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coop63

Leakdown test findings

6 posts in this topic

Recently performed a leakdown test on my 04 yz450, and the results were, well confusing.

First i removed the timing chain at TDC and installed the adapter hose to the spark plug hole. Pumped up the air regulator to 100psi, then connected to the

cylinder adapter. Honestly, I have very little if any leak down. Maybe 1-3% at best. Using an automotive stethoscope, i listened at the exhaust , the carb intake, the exhaust head pipe,

and could not detect any leakage. Obviously, the valves are sealing, as well as the piston rings. No bubbles in the coolant either.

Question, the bike will go from being full of oil to almost empty after 20 miles of single track. I have absolutely no leakage externally, nor does the bike smoke.

Correct me but as i see it the only other way oil could be lost would be due to faulty valve seals, or valve guides. The intake valves clearances are all about 0.00mm. and need adjusting. The exhaust valve clearances are in spec.

But again, the combustion chamber will hold 100 psi all day long.

So where is the oil going?

This did not occur when i first got the bike ... say 20 riding hours ago.

Edited by coop63

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So, then, you've learned that the engine is sealing compression. This probably means that the bore is in good condition and there's no reason to suspect the oil rings. Probably. But that doesn't vindicate the valve guide seals at all, so your oil is either leaking externally, blowing out the breather (less likely with the LDT results you got), being stolen by gremlins and resold, or going past the valve guides. I'd try replacing the seals next. There aren't that many gremlins in the used oil business.

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So, then, you've learned that the engine is sealing compression. This probably means that the bore is in good condition and there's no reason to suspect the oil rings. Probably. But that doesn't vindicate the valve guide seals at all, so your oil is either leaking externally, blowing out the breather (less likely with the LDT results you got), being stolen by gremlins and resold, or going past the valve guides. I'd try replacing the seals next. There aren't that many gremlins in the used oil business.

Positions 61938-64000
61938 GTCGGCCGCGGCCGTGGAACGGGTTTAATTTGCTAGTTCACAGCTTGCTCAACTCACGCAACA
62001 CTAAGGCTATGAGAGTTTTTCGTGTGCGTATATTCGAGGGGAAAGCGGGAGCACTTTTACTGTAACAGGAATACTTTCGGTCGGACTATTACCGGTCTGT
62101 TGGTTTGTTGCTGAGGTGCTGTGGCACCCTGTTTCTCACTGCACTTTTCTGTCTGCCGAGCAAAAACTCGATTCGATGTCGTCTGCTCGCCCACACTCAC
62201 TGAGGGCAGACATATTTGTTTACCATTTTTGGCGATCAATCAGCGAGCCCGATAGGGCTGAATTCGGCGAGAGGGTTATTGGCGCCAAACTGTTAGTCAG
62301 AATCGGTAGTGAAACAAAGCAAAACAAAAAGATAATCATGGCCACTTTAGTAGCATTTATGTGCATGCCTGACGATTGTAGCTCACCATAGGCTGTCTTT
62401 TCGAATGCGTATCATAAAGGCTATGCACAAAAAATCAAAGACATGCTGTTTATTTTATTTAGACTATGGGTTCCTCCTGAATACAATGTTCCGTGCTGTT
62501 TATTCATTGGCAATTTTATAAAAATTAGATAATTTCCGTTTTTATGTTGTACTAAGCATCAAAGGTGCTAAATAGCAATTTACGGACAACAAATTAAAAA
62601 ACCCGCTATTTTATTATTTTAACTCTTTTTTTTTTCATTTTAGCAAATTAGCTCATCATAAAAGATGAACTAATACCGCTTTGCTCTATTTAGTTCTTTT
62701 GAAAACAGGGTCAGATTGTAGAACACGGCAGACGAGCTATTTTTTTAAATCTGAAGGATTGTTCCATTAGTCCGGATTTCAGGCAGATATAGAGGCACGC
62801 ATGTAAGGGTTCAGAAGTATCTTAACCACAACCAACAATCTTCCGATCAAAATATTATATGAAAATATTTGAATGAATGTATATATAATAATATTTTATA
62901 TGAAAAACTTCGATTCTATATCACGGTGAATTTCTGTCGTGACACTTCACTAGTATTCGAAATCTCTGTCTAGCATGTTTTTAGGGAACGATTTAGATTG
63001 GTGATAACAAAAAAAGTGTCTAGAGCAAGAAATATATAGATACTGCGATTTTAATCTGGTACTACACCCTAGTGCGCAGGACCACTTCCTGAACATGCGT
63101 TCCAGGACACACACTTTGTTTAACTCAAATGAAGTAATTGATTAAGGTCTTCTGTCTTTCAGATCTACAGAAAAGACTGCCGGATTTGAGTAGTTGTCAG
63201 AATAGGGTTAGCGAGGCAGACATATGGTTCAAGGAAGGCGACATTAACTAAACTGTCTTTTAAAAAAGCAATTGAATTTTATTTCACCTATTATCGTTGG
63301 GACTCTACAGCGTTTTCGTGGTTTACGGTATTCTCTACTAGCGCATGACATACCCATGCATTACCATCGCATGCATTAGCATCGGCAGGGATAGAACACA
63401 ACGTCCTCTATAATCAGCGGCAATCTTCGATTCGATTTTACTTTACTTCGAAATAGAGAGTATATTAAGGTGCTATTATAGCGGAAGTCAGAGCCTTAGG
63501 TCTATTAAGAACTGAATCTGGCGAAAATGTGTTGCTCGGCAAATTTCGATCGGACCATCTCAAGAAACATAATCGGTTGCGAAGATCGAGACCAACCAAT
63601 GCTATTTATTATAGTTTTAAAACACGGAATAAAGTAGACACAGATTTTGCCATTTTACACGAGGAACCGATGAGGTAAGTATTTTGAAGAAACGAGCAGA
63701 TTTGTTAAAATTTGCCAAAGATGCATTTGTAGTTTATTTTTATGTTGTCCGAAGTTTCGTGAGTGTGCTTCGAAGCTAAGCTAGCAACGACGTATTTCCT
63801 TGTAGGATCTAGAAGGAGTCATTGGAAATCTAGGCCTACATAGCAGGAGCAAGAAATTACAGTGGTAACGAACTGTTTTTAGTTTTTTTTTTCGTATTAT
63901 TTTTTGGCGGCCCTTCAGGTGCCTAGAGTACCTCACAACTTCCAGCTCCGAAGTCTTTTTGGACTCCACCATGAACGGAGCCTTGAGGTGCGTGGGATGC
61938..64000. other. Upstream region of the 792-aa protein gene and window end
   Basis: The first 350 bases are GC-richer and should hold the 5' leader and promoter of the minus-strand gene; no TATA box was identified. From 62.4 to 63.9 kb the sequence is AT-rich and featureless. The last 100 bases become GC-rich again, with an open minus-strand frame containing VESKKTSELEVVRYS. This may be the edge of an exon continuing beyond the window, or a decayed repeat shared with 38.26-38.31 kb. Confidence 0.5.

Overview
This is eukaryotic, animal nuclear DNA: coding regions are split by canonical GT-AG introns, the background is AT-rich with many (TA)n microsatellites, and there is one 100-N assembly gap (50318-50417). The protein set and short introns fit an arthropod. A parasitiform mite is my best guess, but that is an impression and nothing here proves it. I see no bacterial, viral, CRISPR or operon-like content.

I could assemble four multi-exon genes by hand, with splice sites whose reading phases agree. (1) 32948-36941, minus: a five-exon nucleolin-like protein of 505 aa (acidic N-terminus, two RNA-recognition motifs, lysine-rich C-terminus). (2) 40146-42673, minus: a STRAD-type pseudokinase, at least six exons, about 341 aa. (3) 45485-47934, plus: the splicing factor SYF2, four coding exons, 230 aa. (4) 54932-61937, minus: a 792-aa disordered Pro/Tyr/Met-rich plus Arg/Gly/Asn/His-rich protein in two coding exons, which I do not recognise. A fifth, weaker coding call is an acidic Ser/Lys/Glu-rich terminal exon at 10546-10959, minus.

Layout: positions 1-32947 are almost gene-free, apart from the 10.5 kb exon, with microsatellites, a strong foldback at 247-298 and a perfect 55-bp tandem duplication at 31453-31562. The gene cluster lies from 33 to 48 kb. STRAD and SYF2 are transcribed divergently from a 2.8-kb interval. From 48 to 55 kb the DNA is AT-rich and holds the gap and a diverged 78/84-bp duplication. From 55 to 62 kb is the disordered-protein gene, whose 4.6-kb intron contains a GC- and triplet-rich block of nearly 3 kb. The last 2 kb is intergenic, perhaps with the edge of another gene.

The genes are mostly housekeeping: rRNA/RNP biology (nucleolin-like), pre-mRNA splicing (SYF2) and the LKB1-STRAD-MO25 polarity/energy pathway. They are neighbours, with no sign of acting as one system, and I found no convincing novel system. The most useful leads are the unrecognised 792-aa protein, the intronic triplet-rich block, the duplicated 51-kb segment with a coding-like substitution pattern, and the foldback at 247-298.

Gotcha, will try to replace the seals without removing the head, then if that doesn't work the head comes off and new valves and guides will be in order. Eventually i will win! Thanks for your help!!!!

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There should be no reason to replace the valves or the guides. The valves are clearly sealing as is, although inspection may show them to be on the brink of wearing out, and the guides rarely need replacement. It's the seals that are under suspicion.

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I hear ya. Now is it the best approach to remove and replace the seals with the valves in place using compressed air to keep the valves from dropping,

or to take the head off and approach it that way. I have seen many tools to take out the keepers with the valves in place, but the middle intake valve looks like a

booger to get to with some of these tools. I want to lessen the work, but most importantly do it right. Thanks.

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If you want to do it with the head on,you'll need to devise a spring compressor that will work in that situation.

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